BY THOMAS CONNER
© Tulsa World
Before going on the air, Davit Souders mentions this
band from Coffeyville that's been bugging him — in a good
way. They're called Pheb:ate, they've got a fresh debut CD
and for the last several weeks the band and its small
legion of supporters from the Kansas border have been tying
up the phone lines during Souders' late-night local music
radio show, "Home Groan," begging him to play something from
the new CD.
"These crazy kids," Souders says, "they still want to get
on the ol' radio."
So the show starts — 11 p.m. sharp, as it does every
Sunday night on KMYZ 104.5-FM — and pretty soon the phone
lines are blinking again. This time, though, one of them is
a cellular call. The producer patches it into the studio
"Look out the window!" cries a jubilant young woman
through the satellite static.
We go to the window and eight floors down in the parking
lot is a gaggle of young'uns, waving hysterically and
brandishing an acoustic guitar. For the next half hour, the
crowd grows, and the young woman on hold keeps begging to
be allowed into the studio. At one point, things get a
little loony, with the band's female fans so eager to show
their support that they show, well, more of themselves than
their mommas would have appreciated. It's one video camera
away from becoming "Home Groan Girls Gone Wild."
Souders — a true rock 'n' roll warrior, but a businessman
who enjoys at least a modicum of control — eventually
relents, and the band is ushered upstairs for a quick
on-air chat and an impromptu performance in the studio.
After the show, the whole group hangs outside and plays
guitar, confident their assertiveness has scored them a
major marketing triumph.
"That's as pure as it gets in my book, right there,"
Souders says later that night. "I mean, Jim Halsey (local
music entrepreneur) is always talking about the psychic
payoff musicians get from things like this. Boom — there it
is on those faces right there. Because when it comes down
to it, it's not really about money and girls and sales
figures, it's about getting played. It's about getting to
feel like the work you've put into something means
something, anything, to even one little radio host like
In the nearly six years he's been hosting "Home Groan," a
weekly show dedicated to Tulsa-area original music, Souders
has been buttered up by bands hoping to score a spin on his
show. They know when he's due on the air, and sometimes
they lie in wait in that same parking lot outside the
station, thrusting CDs in his hand and sometimes a pizza or
two — learning early lessons of salesmanship the hard way.
As America's — and Tulsa's — radio landscape becomes more
vanilla, monochromatic and pre-recorded, "Home Groan" has
survived as a refreshing oasis, largely due to madcap
moments like this one. More importantly, though, is the
influence the show has maintained — the impact radio airplay
(even in the worst possible timeslot, late on a Sunday
night) has on the evolutionary spark of a local and
regional artistic scene. Why else would two or three dozen
kids from Coffeyville drive an hour in the dark of night to
harass an innocent DJ?
Souders, of course, is more than a DJ. He's been
formulating fiendish local concerts as Diabolical
Productions for more than a decade, having worked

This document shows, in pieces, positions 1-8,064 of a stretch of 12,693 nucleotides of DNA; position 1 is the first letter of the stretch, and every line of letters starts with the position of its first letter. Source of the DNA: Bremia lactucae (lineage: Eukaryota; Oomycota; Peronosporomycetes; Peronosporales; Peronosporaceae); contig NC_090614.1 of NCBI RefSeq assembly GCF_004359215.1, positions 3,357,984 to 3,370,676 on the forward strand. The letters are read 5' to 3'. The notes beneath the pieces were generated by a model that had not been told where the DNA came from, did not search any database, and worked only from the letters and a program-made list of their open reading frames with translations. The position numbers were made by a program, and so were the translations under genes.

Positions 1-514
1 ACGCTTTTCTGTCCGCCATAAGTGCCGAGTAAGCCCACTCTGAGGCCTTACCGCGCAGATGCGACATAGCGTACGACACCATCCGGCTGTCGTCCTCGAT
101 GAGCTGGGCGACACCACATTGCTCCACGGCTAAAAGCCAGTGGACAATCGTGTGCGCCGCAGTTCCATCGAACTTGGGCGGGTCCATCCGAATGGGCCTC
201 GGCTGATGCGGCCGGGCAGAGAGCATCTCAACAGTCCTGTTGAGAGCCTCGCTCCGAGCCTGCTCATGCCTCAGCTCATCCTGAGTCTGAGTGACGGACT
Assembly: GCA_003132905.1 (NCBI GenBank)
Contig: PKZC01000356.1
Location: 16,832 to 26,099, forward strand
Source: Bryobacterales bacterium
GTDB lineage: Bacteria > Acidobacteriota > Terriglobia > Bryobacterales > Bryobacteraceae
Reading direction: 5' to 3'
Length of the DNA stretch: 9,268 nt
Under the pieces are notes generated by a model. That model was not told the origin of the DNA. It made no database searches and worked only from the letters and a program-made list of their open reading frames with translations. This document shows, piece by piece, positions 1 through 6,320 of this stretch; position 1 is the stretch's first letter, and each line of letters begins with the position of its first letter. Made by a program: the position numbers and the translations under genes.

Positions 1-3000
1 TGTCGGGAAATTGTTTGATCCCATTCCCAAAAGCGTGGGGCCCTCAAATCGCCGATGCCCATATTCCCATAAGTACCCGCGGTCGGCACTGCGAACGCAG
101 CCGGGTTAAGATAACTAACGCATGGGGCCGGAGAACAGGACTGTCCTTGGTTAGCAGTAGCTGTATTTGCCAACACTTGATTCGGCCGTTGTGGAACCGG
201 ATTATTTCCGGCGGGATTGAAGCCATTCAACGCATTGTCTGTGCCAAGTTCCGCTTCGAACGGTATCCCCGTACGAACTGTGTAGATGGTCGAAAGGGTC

hand-in-hand for several years at the Cain's Ballroom when
Larry Shaeffer was there, and having owned and operated his
own nightclub, Ikon, in three Tulsa locations.
He's also a musician, once a member of a local band
called Lynx and currently singing for a revolving forum of
local players called D.D.S. He even makes his own kilts,
but perhaps that's another story (best told by the
His radio career began in the eighth grade in the late
'70s, when he was the voice of Tulsa Public Schools lunch
menus on KAKC. For this duty — reading the advance warnings
of tomorrow's institutional slop — he created an on-air
personality called Dr. Psycho Fanatic. Everything you need
to know about Souders (other than his obsessions with Elvis
Presley and his idol, Alan Freed) likely is summed up in
this fact: to this day, the Dr. Psycho Fanatic gig is still
on his resume.
From 1990 to 1994, Souders hosted the "Teknopolis"
electronic music show, which bounced between three
different local stations. In '96, he picked up the "Home
Groan" gig, replacing its original host, Admiral Twin
drummer-singer Jarrod Gollihare.
He has certainly made the show his own. In particular,
he has been instrumental in applying the show's brand to
occasional "Home Groan" "low-dough" concerts featuring local
bands as well as two "Home Groan" CD compilations. The former
have been especially illustrative of the show's success.
"We had a show at Cain's a couple of years ago where we
had about 500 kids," Souders said. "Of course, I emcee a la
Alan Freed, and you know I end all the radio shows with my
little catchphrase: 'I'm not evil, I'm just Diabolical.' So
I get up on stage at this show and say, 'I'm not evil, I'm
just . . .' and the bulk of the crowd shouts, 'Diabolical!'
I was blown away."
Souders hopes to one day produce another CD compilation,
probably of live performances from those low-dough shows,
but the plans to reopen Ikon are in the deep freeze.
Meanwhile, Diabolical continues bringing interesting shows
to Tulsa. But Souders is clearly in his element behind the
microphone, scratching his head underneath the trademark
bandana and directing a new band into the public arena.
These online "clips" reproduce a self-selection of my journalism (music etc) during the last 20+ years. It's a lotta stuff, but it only scratches the surface. I do not currently possess the time or resources to digitize the whole body of work. These posts are simply a bunch of pretty great days at the office.